Among the many nonsense things I’ve heard from leaders of the Religious Right is this: “The peace movement is anti-Christian. Jesus said we will always have war and
rumors of war. We won’t have peace until Christ returns.” Such a claim is not just fatalistic; it suggests that Jesus actually stands against peace efforts. I am reminded of a Viet Nam era Southern Gospel song that took a slap at peace activists:
There’ll be no peace till Jesus comes again
War and strife will rule this troubled land
They’re talking every day about a better way
But there’ll be no peace till Jesus comes again
All this is about like saying, “The medical profession is anti-Christian. The world will never be free of disease until Christ returns.” Really? We shouldn’t try to improve things now regardless of the limitations of what we are likely to accomplish? First of all, Jesus didn’t say there would always be wars. He said, “When you hear of wars and rumors of wars, do not be alarmed; this must take place, but the end is still to come” (Mark 13:7, also Matt. 24:6, Luke 21:9). He certainly didn’t suggest that war either should exist or that it is sanctioned by him. He makes a descriptive statement, not a prescriptive one. There is not the slightest hint in the words or deeds of Jesus that would suggest that his followers should be anything but a people who practice and pursue peace.
Further, Christians are not peacemakers because they have the capacity to rid the world of war nor are they driven by a naiveté about the depth or persistence of evil. In fact naiveté is more likely to exist among those who think that war is a viable tool by which to rid the world of evil and to promote a more just and harmonious planet. In practice each war sets up the conditions in the world for the war which will follow by deepening division, intensifying hostility and reinforcing destructive patterns of behavior between nations. On the other hand, those who follow Jesus know that loving and kind behavior do not necessary lead to peace for them. After all, our Lord got killed for his caring and peaceable life and he taught his followers not to expect any better treatment (Matthew 10:24-25; John 15:20).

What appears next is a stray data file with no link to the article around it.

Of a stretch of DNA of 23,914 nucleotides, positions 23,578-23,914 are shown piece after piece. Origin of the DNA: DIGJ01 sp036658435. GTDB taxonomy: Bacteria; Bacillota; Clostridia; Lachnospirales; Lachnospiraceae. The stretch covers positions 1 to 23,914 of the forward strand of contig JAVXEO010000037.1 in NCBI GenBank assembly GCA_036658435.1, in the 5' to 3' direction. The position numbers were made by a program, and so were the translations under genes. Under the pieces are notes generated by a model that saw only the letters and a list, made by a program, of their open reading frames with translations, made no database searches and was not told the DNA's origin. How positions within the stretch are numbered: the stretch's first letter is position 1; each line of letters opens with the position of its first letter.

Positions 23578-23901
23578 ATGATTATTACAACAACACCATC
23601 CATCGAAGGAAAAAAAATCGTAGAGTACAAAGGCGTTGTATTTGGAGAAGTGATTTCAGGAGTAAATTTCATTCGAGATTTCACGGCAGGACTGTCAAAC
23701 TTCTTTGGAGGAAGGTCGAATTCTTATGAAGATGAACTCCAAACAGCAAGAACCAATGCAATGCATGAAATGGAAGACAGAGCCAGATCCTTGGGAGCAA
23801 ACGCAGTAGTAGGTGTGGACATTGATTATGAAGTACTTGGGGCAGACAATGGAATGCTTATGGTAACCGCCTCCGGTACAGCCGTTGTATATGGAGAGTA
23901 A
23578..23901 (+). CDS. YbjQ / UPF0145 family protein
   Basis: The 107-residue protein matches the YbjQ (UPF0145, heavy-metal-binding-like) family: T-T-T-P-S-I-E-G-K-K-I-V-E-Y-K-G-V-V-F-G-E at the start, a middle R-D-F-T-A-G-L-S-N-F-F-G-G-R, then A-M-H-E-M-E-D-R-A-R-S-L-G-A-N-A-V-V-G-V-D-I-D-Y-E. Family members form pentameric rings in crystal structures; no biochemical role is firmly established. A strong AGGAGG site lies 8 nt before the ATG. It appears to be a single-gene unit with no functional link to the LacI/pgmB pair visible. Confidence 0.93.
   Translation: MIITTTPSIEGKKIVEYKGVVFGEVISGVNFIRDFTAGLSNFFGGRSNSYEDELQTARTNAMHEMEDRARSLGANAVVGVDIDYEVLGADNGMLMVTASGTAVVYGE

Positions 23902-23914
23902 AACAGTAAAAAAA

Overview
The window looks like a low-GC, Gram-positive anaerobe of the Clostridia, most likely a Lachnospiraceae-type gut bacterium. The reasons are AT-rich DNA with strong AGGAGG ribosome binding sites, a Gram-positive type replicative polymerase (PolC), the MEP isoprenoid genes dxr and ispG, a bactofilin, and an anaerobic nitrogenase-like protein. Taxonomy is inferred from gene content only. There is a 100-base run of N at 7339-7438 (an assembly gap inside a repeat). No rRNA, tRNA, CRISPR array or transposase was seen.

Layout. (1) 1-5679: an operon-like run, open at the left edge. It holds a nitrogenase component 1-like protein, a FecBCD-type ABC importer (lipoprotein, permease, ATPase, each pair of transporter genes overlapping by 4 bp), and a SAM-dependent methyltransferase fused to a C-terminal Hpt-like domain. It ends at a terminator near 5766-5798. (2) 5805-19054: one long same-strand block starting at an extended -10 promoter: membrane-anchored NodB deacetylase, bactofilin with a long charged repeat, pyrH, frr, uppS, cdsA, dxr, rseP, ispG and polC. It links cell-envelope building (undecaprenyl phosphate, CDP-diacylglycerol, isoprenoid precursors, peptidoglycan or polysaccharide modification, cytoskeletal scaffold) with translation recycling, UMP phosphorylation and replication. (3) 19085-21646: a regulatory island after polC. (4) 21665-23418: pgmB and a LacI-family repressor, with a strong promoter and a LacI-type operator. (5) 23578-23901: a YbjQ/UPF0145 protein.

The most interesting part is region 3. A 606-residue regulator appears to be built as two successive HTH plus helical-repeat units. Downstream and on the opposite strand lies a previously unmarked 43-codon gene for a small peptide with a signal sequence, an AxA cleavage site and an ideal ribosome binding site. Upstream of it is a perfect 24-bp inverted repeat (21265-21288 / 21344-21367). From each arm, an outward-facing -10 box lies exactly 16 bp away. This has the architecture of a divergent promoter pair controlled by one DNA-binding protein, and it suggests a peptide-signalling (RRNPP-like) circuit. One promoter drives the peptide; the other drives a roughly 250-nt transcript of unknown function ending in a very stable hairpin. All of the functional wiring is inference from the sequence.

Christian peacemakers have been taught in scripture to be realistic. The apostle Paul counseled, “If it is possible, so far as it depends upon you, live peaceably with all” (Romans 12:18). Paul does not intend to draw a line beyond which the Christian can or should strike back against an aggressor, a strange and strained interpretation offered by those who seek to justify violence. Rather Paul is calling upon followers of Jesus to do nothing that would lead to disharmony with others, though others might still create conflict with them. The apostle is simply acknowledging that while Christian peaceableness is essential, it still does not guarantee a peaceful existence for the peacemaker.
Despite the persistence of violence and war, commitment to the practice of peace is crucial. We don’t delay the pursuit of peace because perfect peace won’t exist this side of the eschaton. Jesus taught us to pray, “Thy kingdom come; thy will be done on earth as it is in heaven” (Matthew 6:10). We live with our eyes looking forward to the Kingdom to come and live in a way that suitably anticipates that realm. In other words, we are to practice what we pray. Rather than conforming to the world as it is, we are to live toward the world that will be and do so on earth in the present. We are to be shaped by the divinely-promised future and live boldly hopeful lives that bear witness to that future regardless of the consequences. To put it in the simplest possible terms, we are to follow Jesus.
Craig M. Watts is minister of Royal Palm Christian Church (Disciples of Christ) in Coral Springs, Florida and Co-Moderator of Disciples Peace Fellowship. He is author of the book Disciple of Peace: Alexander Campbell on Pacifism, Violence and the State (Indianapolis: Doulos Christou Press, 2005).